Grow-How: Fertilizer Foundation

by Isabel Vinton

Plants are smart: they can make all the food they need just by sitting around in the sun. But that doesn't mean that a sunny garden plot is all they need to thrive. Each plant needs a complex combination of elements, minerals, bacteria, and fungi to keep them healthy, which is why planting into fertile soil and using additional applications of fertilizer throughout the season is important. Think of fertilizer less like plant food and more like plant vitamins. But with the plethora of types, methods, and timings associated with fertilizer, it can be hard to know how to keep your garden kicking. The best tip we can give you is to follow the instructions on the label. But to help you navigate the wide world of plant nutrition, we've compiled a list of basics.

WHAT'S IN FERTILIZER: Basically all fertilizers contain three main components that all plants need to survive. Nitrogen helps plants produce chlorophyll, which in turn helps them photosynthesize. That means all parts of a plant need nitrogen to grow. Too little can manifest in pale green plants. Phosphorus supports cell division so that roots, stems, blossoms, and fruit can grow big and strong.  Potassium is vital for many chemical processes, including their means of making and digesting food. A potassium deficiency can cause stunted plants and yellow lower leaves. Plants need other trace elements, too, including calcium, magnesium, iron, copper, manganese, zinc, molybdenum, boron, and sulfur. Every plant and every garden plot needs a unique combination of these nutrients. In fact, if you have low-maintenance plants or super fertile soil, you might not need to add much--in fact doing so could overload your plants and cause them harm. One of the best things you can do for your garden is get your soil tested so you can find out exactly what your soil contains and what it might need more of. Contact your local county extension for help with soil testing.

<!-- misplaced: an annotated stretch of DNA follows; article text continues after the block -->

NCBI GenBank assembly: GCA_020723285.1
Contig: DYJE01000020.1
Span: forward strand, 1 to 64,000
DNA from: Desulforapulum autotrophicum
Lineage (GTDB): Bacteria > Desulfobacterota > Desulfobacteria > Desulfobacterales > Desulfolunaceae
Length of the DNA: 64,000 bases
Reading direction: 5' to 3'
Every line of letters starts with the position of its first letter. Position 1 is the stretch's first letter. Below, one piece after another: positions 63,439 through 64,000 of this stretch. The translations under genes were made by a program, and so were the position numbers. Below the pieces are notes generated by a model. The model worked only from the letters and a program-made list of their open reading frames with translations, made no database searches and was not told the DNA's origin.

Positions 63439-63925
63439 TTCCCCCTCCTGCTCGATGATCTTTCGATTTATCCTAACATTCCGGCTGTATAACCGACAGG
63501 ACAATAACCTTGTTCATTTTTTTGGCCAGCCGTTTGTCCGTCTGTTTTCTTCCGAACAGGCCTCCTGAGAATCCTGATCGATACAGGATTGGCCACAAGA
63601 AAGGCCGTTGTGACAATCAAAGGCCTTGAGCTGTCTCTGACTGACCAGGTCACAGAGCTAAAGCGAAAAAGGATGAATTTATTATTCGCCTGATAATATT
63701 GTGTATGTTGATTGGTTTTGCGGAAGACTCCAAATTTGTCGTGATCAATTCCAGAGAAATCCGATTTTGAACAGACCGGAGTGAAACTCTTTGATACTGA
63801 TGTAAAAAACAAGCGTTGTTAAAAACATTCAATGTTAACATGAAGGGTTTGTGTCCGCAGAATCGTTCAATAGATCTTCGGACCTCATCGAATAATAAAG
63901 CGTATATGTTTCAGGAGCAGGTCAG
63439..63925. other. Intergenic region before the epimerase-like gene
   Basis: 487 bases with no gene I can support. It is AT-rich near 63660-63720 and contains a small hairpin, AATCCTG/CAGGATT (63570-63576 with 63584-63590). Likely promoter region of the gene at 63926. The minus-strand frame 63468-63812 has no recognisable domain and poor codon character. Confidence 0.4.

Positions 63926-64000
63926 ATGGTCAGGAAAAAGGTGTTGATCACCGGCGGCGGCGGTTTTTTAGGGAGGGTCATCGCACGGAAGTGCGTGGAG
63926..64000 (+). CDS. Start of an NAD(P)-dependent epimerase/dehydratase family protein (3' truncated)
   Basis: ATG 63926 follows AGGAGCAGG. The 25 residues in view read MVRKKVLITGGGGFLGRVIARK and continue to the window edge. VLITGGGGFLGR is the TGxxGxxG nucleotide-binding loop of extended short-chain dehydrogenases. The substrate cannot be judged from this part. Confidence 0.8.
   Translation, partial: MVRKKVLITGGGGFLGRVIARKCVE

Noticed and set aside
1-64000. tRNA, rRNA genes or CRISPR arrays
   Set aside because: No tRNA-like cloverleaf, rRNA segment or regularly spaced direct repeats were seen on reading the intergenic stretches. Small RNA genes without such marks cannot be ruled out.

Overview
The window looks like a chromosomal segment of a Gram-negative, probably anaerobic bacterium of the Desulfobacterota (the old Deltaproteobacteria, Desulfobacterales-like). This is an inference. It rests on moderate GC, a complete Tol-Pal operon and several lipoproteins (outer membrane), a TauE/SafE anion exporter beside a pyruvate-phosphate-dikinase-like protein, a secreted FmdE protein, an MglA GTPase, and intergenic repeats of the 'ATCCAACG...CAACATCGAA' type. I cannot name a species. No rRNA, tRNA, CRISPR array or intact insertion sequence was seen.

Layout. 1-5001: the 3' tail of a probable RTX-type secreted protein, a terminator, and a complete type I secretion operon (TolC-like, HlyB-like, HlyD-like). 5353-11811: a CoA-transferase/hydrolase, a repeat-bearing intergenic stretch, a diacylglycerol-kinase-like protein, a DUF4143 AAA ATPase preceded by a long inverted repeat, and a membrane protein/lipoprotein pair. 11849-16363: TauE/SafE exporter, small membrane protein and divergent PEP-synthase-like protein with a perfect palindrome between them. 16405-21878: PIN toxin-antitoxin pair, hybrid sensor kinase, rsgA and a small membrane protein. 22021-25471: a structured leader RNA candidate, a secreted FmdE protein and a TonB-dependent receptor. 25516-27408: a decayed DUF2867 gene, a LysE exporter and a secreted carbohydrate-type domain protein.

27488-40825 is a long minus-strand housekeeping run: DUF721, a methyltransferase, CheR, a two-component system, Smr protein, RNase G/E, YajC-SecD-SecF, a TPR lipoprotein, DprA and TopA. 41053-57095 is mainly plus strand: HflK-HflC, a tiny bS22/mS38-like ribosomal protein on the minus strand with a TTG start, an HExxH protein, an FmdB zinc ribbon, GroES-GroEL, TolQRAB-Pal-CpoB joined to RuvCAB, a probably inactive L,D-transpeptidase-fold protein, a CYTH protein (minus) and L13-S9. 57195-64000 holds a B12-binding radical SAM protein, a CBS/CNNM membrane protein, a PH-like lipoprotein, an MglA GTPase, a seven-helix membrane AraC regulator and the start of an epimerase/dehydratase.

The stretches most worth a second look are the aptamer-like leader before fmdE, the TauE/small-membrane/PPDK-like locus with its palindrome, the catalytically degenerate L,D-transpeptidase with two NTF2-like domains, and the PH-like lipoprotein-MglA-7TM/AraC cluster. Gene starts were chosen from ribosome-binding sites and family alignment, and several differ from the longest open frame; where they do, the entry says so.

WHEN TO FERTILIZE: The journey to nourished plants starts with the soil they are planted in. An unplanted bed can quickly be hoed and raked multiple times to incorporate a big pile of compost; trying to do a thorough job of this once the seedlings are up is nearly impossible. For that reason, we prefer working compost or fertilizer into soil before planting, and ideally letting the prepped bed sit for 3-7 days before planting. It's much easier to create a fertile bed for your plants before sowing seeds than after they have emerged. Compost and other organic fertilizers can also be mixed into the holes or furrows you're about to plant into. We don't, however, recommend adding much fertilizer to seedling trays. The minerals can build up in their tiny cells in levels too high for them to handle. If it is going to rain, it may be a great time to fertilize, since the rain will help work the nutrients down into the soil. On the other hand, however, big storms or relentless spring rains can wash those amendments right out of your garden, putting all your hard work to waste. It can be a good idea to add a secondary application of fertilizer mid-season, or whenever you think your plants might be getting a bit nutrient starved. As for other fertilizers? The label on the product is your best guide.